"The first week is tough—you're going to be sore," says Ball. "Prepare yourself." He means that literally. Before your program begins, ramp up cross-training, especially cardio to build your stamina. Severin-Hansen recommends you also keep dancing. It no longer matters that your regular school might be on break: We now know it's possible to take virtual classes from home or in a rented studio. If you're on pointe, make sure to put the shoes on every day, at the very least for some relevés. Keep the skin on your toes tough; the last thing you want is to be sidelined by blisters.

If you are recovering from an injury or managing something persistent like tendonitis, take action even further in advance. Find out if your intensive provides access to physical therapy, and if not, make a plan before you leave home. Learn exercises and massage techniques that you can do on your own, and ask about virtually checking in with your regular doctor or PT. Once you arrive, says Ball, communicate with your instructors. "Chances are it's a common ballet injury that teachers understand. They'll be able to help you."

During her summer intensives, Generosa often suffered flare-ups of inflammation. "I knew the tendonitis in my knees was from over turning out, and in my ankles from lifting my heels in plié." She was able to alleviate some of her pain by dancing more thoughtfully, addressing those habits. She also got creative about taking care of her tendons during off-hours. "I basically did ice baths in Chautauqua Lake."

4. Deal With Disappointment Constructively

Whether you're placed in a lower level than you'd like or were hoping for a soloist role that went to someone else, disappointment is understandable. Try, on your part, to understand too. The faculty may believe you'll thrive more in that particular group, or see a technical issue better solved by not pushing you too fast. If you're not sure exactly what you should be working on, ask. "Trust that you can make the most of your experience, whatever level you're in," says Ball. "Don't be afraid of the conversation."

5. Avoid Drama

Competition is inevitable, but unproductive competition is unnecessary, and bullying unacceptable. Severin-Hansen lays down a very clear guideline: "Nobody should ever feel uncomfortable." If you hear or see anything that bothers you—whether directed at you or someone else—don't hesitate to speak up. "If there's even one person creating drama, you feel it in the class. Summer is short. There's no room for that." Tell the resident advisor in the dorms, or bring the problem to the school administration.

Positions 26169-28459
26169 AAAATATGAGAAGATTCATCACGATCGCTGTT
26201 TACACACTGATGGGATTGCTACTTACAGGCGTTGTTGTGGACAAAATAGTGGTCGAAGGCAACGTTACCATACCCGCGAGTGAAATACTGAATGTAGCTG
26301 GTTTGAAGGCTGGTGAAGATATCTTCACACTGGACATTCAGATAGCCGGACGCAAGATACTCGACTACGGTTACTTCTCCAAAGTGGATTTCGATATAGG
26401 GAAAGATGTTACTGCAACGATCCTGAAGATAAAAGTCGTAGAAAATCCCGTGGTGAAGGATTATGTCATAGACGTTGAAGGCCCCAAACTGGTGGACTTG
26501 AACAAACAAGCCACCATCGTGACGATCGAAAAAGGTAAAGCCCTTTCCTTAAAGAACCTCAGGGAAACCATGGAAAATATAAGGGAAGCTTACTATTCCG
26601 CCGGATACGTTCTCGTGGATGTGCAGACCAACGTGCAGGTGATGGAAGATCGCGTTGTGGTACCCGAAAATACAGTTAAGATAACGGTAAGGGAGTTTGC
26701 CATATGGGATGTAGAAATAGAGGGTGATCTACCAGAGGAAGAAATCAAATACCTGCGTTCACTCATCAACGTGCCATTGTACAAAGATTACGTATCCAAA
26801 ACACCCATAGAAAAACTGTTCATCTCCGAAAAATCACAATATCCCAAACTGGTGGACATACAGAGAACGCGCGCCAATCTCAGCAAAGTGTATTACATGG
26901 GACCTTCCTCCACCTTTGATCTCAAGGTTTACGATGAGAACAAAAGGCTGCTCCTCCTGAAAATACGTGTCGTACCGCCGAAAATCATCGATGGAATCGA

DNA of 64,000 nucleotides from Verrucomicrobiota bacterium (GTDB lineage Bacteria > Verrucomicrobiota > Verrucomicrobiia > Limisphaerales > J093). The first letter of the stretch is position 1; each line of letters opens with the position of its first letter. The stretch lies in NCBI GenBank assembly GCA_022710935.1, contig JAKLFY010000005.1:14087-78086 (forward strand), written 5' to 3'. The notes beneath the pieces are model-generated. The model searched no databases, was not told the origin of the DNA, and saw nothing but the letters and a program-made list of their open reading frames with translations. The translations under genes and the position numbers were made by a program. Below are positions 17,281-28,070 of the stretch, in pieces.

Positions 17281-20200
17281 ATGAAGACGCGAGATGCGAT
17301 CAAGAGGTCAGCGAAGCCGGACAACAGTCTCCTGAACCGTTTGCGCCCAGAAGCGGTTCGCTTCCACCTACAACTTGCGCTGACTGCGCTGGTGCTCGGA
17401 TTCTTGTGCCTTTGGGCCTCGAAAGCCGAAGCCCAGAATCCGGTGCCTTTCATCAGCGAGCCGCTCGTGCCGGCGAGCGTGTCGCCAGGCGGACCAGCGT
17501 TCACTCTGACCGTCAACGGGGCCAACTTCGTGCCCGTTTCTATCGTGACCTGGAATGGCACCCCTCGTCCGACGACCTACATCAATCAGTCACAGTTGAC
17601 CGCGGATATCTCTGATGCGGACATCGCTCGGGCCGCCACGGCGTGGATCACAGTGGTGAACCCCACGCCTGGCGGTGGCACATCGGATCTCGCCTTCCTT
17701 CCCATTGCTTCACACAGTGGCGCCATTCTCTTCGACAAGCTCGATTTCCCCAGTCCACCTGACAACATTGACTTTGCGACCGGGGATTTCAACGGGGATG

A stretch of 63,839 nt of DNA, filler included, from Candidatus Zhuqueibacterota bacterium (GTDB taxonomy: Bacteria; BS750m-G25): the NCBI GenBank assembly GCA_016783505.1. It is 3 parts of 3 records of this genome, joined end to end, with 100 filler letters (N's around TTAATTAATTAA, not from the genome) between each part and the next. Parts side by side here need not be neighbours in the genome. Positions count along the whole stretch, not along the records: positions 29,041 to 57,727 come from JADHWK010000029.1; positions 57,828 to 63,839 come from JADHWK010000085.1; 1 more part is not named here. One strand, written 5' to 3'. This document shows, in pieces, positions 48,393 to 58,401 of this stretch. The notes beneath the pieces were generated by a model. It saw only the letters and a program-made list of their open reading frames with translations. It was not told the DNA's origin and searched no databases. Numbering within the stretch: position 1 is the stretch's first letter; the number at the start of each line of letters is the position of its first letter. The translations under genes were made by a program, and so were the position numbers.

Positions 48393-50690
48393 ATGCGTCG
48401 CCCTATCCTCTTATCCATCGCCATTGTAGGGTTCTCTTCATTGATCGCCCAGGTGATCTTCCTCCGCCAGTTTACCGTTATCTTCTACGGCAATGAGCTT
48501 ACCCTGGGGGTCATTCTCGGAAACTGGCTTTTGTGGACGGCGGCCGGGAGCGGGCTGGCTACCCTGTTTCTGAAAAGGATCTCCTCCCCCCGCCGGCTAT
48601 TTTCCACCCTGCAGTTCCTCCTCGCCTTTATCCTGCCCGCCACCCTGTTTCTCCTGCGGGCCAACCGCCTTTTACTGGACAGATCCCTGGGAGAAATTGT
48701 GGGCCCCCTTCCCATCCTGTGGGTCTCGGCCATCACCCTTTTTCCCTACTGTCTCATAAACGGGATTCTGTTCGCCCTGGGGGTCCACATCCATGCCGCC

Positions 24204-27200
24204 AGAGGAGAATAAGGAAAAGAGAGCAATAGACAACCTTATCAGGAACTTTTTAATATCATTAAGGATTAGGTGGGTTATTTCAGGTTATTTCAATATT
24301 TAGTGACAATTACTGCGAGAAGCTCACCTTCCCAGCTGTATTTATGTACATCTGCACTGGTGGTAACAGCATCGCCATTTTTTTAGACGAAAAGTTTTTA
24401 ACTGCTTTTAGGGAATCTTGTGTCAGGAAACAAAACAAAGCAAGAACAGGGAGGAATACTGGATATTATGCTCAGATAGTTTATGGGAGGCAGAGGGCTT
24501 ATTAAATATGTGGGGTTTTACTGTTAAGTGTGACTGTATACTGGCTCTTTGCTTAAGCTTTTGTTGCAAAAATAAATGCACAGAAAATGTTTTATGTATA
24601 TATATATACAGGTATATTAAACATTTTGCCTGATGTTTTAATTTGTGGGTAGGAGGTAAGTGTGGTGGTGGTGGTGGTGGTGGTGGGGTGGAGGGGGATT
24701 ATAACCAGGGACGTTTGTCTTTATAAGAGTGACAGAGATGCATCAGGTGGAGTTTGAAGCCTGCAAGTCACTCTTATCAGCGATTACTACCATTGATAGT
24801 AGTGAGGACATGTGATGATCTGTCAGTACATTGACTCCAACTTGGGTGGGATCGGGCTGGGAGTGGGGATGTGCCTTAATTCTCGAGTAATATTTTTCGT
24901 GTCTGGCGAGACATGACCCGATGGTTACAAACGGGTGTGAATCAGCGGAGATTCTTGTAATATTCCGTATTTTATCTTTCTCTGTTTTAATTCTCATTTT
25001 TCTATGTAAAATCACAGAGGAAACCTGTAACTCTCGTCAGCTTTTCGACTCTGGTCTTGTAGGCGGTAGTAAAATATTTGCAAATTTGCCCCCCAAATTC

Angelica Generosa performs an arabessque elong\u00e9 on pointe while her partner stands behind her holding her waist and with his left leg in tendu. She holds her left hand on her hip and extends her right arm out to the side with her palm up. Angelica wears a purple leotard, black tights and a white Romantic tutu while Kyle wears a yellow shirt, black tights and tan slippers.

Pacific Northwest Ballet principal Angelica Generosa (shown here in rehearsal with Kyle Davis) made notes of corrections she'd received and variations she'd worked on during her summer intensives to help retain what she had learned.

Lindsay Thomas, Courtesy PNB

6. Fuel the Long Day

Depending on your housing arrangement this summer, you may be on your own for buying or preparing your own meals. Generosa recalls her first time living in a dorm and eating cafeteria food: "I wanted to try everything: pizza, chicken tenders, the salad bar, the dessert section—that was also my introduction to coffee." She found, however, that caffeine and sugar rushes would give way to energy crashes, and soon enough her better knowledge prevailed. "I told myself, 'Angelica, get your protein, vegetables, complex carbs—the right kind of energy.'"

Masking requirements may make snacking at the studios slightly more difficult. Nonetheless, there will almost certainly be somewhere you can safely have a nibble in between classes, whether that's a dancers' lounge or socially distanced in the studio itself. Make sure you always have something with you that's easy to munch on during breaks. Ball recommends protein bars or fruits and veggies. "Hydrating is huge," he adds, and suggests bringing packets of powdered electrolyte supplements to add to your water.

7. Retain Corrections

Take a moment each evening, Severin-Hansen advises, to write a few things down. "Say the whole class got a general correction, like 'Use your head.' The person who takes notes will think about it: 'When could I have used my head?' It's all about how you come back the next day and improve."

Generosa set a goal for herself to get better every day. To accomplish this, she would stay late to practice, she says, "so my body could adjust to what I was trying to achieve in that class." If you're inclined to follow her example, ask a friend to practice with you. You can film each other to get a glimpse of your own progress.

At the end of her Chautauqua summers, Generosa made notes of some things she had worked on and which variations she'd learned. "Then it wasn't like I left and that was that. I brought the summer experience with me, for my whole year."

Michael Cousmano, AKA Madame Olga. Courtesy When I'm Her